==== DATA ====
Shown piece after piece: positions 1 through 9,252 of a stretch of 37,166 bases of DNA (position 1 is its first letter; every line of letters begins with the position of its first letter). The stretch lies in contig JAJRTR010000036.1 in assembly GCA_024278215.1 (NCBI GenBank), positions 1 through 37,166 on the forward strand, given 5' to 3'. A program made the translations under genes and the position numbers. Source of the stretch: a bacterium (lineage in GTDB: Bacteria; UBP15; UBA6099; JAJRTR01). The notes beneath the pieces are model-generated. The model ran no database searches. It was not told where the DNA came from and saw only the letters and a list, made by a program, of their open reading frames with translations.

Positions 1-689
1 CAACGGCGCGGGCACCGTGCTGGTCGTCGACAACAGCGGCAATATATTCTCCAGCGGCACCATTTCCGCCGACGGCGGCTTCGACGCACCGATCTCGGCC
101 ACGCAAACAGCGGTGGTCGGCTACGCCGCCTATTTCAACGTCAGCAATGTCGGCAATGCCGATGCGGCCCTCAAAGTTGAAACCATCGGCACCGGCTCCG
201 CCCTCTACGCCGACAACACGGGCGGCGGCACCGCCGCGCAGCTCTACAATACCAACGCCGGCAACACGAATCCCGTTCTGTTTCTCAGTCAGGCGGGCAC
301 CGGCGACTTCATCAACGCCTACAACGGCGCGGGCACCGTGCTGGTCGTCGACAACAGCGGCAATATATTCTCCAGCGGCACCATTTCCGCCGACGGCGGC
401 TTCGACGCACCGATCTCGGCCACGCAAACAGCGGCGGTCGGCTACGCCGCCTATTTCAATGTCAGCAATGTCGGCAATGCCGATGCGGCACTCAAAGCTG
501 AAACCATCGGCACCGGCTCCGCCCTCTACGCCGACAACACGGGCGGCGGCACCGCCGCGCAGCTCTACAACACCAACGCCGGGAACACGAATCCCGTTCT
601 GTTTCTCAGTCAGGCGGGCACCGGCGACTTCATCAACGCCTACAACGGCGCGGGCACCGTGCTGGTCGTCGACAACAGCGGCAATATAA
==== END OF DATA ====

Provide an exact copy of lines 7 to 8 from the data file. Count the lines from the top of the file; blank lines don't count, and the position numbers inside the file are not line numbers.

401 TTCGACGCACCGATCTCGGCCACGCAAACAGCGGCGGTCGGCTACGCCGCCTATTTCAATGTCAGCAATGTCGGCAATGCCGATGCGGCACTCAAAGCTG
501 AAACCATCGGCACCGGCTCCGCCCTCTACGCCGACAACACGGGCGGCGGCACCGCCGCGCAGCTCTACAACACCAACGCCGGGAACACGAATCCCGTTCT